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Consumer Protection?
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In order to get Sally out of UCD VMTH, despite our disagreement with the discharge papers, we were forced to pay the charges in full.  We put the charges on our MasterCard credit card.  Sally’s discharge papers stated they performed a surgery to biopsy Sally’s tumor, and that we agreed to it.  We had specifically denied consent for surgery to biopsy and consented instead only to surgery to remove the tumor on the advice of our hometown veterinarian.  Upon discovering what procedure was actually done, we realized Sally would not make a recovery.  We put her to sleep a short time after we returned home with her, in August, 2002.


Once we submitted our discharge papers with our explanation and a note from our hometown veterinarian, our credit card company and our bank as well as the bank for UCD VMTH agreed we did not owe UCD VMTH money.  The bank for UCD VMTH charged back UCD VMTH for the fees—literally took the monies back.  Our bank removed the charges from our bill.  We thought our horrible experience was over, and we tried to reconcile the loss of Sally.  UCD VMTH waited one year (until the statute no longer allowed us to sue them for malpractice) and then sued us for the fees already written off by the credit card company and the banks.  Eight years later, here we are.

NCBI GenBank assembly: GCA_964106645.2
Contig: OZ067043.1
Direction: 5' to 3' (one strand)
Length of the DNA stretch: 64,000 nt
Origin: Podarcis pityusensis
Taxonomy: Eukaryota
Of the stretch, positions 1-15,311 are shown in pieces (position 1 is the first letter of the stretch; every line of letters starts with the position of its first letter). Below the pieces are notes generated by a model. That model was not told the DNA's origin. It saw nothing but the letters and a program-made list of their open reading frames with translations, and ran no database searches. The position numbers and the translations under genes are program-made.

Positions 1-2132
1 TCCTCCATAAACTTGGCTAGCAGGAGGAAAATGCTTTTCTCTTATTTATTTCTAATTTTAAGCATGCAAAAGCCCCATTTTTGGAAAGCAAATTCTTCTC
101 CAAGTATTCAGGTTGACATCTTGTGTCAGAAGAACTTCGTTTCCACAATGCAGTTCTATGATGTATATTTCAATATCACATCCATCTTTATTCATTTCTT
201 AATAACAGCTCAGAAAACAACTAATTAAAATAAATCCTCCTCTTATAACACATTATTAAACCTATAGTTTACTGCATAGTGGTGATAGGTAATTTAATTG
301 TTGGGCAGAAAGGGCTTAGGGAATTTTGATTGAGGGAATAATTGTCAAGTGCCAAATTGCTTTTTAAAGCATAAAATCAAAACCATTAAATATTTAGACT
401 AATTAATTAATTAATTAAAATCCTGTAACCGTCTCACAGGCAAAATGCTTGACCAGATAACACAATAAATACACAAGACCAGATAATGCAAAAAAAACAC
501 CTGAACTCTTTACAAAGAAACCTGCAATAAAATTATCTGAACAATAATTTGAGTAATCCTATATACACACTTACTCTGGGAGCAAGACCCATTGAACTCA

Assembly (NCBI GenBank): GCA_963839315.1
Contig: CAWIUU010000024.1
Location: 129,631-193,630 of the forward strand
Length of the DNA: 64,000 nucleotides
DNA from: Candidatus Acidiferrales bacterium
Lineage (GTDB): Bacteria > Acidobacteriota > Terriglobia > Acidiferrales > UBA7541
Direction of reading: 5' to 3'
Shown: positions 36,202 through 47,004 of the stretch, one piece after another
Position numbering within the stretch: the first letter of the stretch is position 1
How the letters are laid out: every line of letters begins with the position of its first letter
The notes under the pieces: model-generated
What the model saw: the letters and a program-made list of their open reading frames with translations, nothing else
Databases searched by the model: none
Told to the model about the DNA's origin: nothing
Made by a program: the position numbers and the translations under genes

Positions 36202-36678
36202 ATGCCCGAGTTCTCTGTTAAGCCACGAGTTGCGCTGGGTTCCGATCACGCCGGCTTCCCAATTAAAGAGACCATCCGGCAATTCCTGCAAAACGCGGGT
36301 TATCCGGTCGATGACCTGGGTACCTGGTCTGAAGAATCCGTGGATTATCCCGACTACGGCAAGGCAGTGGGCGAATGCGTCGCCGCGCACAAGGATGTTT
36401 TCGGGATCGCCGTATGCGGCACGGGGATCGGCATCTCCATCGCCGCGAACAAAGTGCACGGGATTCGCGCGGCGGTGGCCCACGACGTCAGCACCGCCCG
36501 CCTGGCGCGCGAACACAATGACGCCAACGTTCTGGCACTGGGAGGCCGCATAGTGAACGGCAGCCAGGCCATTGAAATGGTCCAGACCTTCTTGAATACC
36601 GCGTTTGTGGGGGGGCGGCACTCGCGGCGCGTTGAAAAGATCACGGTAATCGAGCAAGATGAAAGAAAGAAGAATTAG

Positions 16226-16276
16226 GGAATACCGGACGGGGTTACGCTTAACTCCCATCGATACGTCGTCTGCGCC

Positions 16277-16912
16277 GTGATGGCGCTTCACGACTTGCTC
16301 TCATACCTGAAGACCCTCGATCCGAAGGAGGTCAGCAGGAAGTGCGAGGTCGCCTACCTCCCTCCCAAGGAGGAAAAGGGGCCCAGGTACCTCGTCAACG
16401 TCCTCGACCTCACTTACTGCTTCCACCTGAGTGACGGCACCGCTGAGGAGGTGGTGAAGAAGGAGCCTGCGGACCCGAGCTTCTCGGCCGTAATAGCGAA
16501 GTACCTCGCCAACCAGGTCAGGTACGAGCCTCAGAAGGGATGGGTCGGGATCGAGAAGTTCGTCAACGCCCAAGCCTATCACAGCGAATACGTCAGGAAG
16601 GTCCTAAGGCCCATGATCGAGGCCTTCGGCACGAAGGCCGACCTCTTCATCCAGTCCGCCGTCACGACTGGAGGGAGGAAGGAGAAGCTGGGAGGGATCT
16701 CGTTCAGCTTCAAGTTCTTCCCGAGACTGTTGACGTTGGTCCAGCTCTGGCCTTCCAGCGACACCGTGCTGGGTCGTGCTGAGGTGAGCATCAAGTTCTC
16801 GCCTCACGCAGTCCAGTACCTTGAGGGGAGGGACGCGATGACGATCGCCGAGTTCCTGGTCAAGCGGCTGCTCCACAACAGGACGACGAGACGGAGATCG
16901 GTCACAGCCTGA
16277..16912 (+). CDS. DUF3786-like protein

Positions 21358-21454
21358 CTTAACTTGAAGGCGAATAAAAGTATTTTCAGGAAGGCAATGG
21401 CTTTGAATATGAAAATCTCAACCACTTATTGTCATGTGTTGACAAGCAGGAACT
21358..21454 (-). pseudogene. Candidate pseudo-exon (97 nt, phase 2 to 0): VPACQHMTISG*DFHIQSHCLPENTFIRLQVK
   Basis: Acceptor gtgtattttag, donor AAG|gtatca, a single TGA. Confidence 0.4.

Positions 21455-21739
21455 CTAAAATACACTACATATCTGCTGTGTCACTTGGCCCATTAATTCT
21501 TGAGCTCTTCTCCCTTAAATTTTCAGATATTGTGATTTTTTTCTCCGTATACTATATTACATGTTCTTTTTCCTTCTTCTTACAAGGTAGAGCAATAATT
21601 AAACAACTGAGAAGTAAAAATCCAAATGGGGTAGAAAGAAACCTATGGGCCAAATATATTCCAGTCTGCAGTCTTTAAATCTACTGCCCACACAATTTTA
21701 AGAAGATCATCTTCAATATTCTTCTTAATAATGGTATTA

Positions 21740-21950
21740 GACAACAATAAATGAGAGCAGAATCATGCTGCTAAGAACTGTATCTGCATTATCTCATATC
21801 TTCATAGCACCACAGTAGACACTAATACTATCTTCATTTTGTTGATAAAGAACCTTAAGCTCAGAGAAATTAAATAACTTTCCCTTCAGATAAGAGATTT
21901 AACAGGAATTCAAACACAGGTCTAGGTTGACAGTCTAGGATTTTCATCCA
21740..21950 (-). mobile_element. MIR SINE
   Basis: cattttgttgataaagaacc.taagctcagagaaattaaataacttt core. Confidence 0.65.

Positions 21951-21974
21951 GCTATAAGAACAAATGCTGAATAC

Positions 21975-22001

In court UCD VMTH did not testify that they met the standard of care. We brought in an expert witness to explain why UCD VMTH did not meet the standard of care. UCD VMTH acknowledged there were material risks not revealed to us as a part of informed consent. UCD VMTH testified they routinely alter medical records after the fact. All of the aformentioned acts would be in violation of the law for any other veterinarian in the State of California. However, UCD VMTH contended in defense of their actions that California law exempted them from "all the rules under the California Medical Veterinary Practices Act". The Court agreed with UCD VMTH and ruled in their favor.